It happened one day in Möttlingen, where my father stood in a fierce struggle with spiritual darkness, that he was walking in the countryside with several others from his congregation. He was so weighed down and agitated by the spiritual battle that his heart was ready to burst. Their path lay through a wood and across a large clearing. There they paused and my father said, “Let us sing a song I have written. It will encourage us.” He then recited to them the verse, “Jesus is the victorious King.”
Jesus is the victorious King
Who o’er all his foes has conquered;
Jesus, soon the world will fall
At his feet, by love o’erpowered;
Jesus leads us with his might
From the darkness to radiant light.
The voices of the people rang out heartily. But as they were singing they could barely believe their ears — they noticed that they were not singing alone but that an invisible chorus grew louder and louder around them. It was as though an unseen host of angels was surrounding them and singing together with them. Amazed and elated, they hurried home, where yet another wonderful thing happened. As my father entered the house of Gottlieben Dittus, who had been under demonic oppression and who had been so much a part of my father’s fight against darkness, she sang him the same song. It was as if the invisible singers had gone ahead of them to bring the verse to her.
This verse has become my battle cry and song of victory. True, the battles of that time have quieted down, but they have never ceased. Each year there are new battles, but Jesus continues to be felt daily, not only in our hearts, but also outwardly.
We can easily lose sight of this, the way things are going in the world. What we see today is not God’s salvation but mass corruption. Things have become so twisted that it is hard to even mention the gospel. The more time goes by the more the powers of sin and unbelief, of death and hell, ensnare the world. All the more must we be convinced that God really has the world’s salvation in mind. And all the more must we gather courage to oppose the devils of this age and deny them their prey. For it is not God’s intention that anyone or any part of his creation should perish (2 Peter 3:9). The final generation will not be one of doom, but will consist of a people who shall be a blessing to the earth—a people who possess the Promise in joy and hope and are a light to the nations.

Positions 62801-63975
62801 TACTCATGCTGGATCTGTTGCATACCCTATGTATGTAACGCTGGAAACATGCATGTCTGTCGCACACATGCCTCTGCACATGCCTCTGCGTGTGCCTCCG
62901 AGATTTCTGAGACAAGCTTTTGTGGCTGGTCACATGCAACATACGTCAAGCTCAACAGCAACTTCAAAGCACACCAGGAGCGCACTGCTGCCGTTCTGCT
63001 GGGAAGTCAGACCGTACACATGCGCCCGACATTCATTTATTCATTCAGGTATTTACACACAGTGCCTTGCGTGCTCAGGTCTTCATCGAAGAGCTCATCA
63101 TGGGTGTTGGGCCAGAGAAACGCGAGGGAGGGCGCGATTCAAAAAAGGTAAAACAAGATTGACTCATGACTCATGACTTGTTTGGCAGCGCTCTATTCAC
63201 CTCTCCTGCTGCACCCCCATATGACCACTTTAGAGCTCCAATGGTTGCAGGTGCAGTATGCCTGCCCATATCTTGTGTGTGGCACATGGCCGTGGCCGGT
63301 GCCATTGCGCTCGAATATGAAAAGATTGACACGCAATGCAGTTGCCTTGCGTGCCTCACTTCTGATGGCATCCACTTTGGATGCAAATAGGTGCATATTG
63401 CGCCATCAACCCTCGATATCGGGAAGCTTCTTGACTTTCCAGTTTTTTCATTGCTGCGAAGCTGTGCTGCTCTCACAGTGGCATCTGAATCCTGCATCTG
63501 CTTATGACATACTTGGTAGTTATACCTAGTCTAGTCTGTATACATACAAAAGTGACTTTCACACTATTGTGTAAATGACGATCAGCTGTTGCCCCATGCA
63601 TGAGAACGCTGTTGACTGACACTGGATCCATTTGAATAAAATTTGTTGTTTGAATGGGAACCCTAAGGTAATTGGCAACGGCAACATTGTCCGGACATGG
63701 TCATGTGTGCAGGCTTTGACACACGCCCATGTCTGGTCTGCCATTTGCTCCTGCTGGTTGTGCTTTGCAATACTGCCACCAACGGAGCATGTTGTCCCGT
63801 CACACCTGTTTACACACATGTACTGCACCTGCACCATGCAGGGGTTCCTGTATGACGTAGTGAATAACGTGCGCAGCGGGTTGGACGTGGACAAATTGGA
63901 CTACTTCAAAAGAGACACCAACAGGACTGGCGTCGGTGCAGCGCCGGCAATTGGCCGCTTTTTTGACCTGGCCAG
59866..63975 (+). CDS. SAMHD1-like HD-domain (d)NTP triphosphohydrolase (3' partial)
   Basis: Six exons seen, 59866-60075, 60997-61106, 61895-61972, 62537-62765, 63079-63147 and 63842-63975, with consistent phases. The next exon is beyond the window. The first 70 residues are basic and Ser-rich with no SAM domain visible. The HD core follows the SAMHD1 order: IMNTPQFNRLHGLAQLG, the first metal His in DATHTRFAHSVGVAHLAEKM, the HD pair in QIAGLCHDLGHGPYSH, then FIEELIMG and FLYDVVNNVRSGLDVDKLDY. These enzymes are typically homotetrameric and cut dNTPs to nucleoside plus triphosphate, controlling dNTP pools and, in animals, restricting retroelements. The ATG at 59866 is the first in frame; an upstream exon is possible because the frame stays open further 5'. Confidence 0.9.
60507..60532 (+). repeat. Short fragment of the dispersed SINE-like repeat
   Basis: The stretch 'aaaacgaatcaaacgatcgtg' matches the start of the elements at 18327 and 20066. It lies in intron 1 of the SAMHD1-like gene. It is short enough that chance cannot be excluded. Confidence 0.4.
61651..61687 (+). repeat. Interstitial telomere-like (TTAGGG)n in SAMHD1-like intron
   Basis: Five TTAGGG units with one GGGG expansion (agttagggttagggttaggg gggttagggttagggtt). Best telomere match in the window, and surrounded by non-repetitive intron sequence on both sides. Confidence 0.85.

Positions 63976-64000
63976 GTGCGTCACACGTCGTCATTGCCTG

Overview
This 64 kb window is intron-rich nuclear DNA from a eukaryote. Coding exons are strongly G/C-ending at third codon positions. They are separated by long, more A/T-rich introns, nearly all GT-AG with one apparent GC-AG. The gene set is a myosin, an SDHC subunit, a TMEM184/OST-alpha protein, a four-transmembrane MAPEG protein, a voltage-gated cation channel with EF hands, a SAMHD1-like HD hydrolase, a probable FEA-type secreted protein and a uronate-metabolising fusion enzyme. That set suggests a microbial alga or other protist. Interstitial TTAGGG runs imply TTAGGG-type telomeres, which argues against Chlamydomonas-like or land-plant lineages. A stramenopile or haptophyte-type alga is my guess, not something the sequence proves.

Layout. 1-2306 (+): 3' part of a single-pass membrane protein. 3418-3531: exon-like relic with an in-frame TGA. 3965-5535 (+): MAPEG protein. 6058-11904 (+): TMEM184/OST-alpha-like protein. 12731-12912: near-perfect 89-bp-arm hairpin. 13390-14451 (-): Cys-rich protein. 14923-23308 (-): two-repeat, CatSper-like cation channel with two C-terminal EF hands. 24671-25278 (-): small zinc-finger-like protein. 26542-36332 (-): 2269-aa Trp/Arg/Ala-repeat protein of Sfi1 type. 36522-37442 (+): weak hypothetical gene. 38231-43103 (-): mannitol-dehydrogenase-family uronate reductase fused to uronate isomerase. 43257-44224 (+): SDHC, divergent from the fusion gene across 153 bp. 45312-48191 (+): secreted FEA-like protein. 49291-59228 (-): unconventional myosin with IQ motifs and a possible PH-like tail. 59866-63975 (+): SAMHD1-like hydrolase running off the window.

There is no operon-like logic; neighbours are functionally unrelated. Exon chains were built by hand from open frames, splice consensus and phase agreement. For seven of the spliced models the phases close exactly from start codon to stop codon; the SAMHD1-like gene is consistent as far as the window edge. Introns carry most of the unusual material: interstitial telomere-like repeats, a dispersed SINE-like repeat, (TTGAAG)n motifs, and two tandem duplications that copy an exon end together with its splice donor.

Even if our age has become riddled with evil, even if death runs rampant on the earth, we will not accept these as final facts. We must not sleepily say, “It is the Lord’s will. What will be, will be.” No, we must resist and, like Moses, throw ourselves into the breach. Just as Moses strove with compassion, patience, and faithfulness for the people of Israel, rebellious as they were, so we, with the same courage, and certainly also with the same repentance, must proclaim that light has broken into the darkness. Salvation and healing are the will of God. To the devil and to all the powers of hell, which accusingly proclaim the hopelessness of our situation, we will cry out, “You will not win! We know this because we know Jesus, who is victorious over every devil.”
An excerpt from Christoph Friedrich Blumhardt, Jesus is the Victor, 6-8. Copyright 2011 by The Plough Publishing House. Used with permission.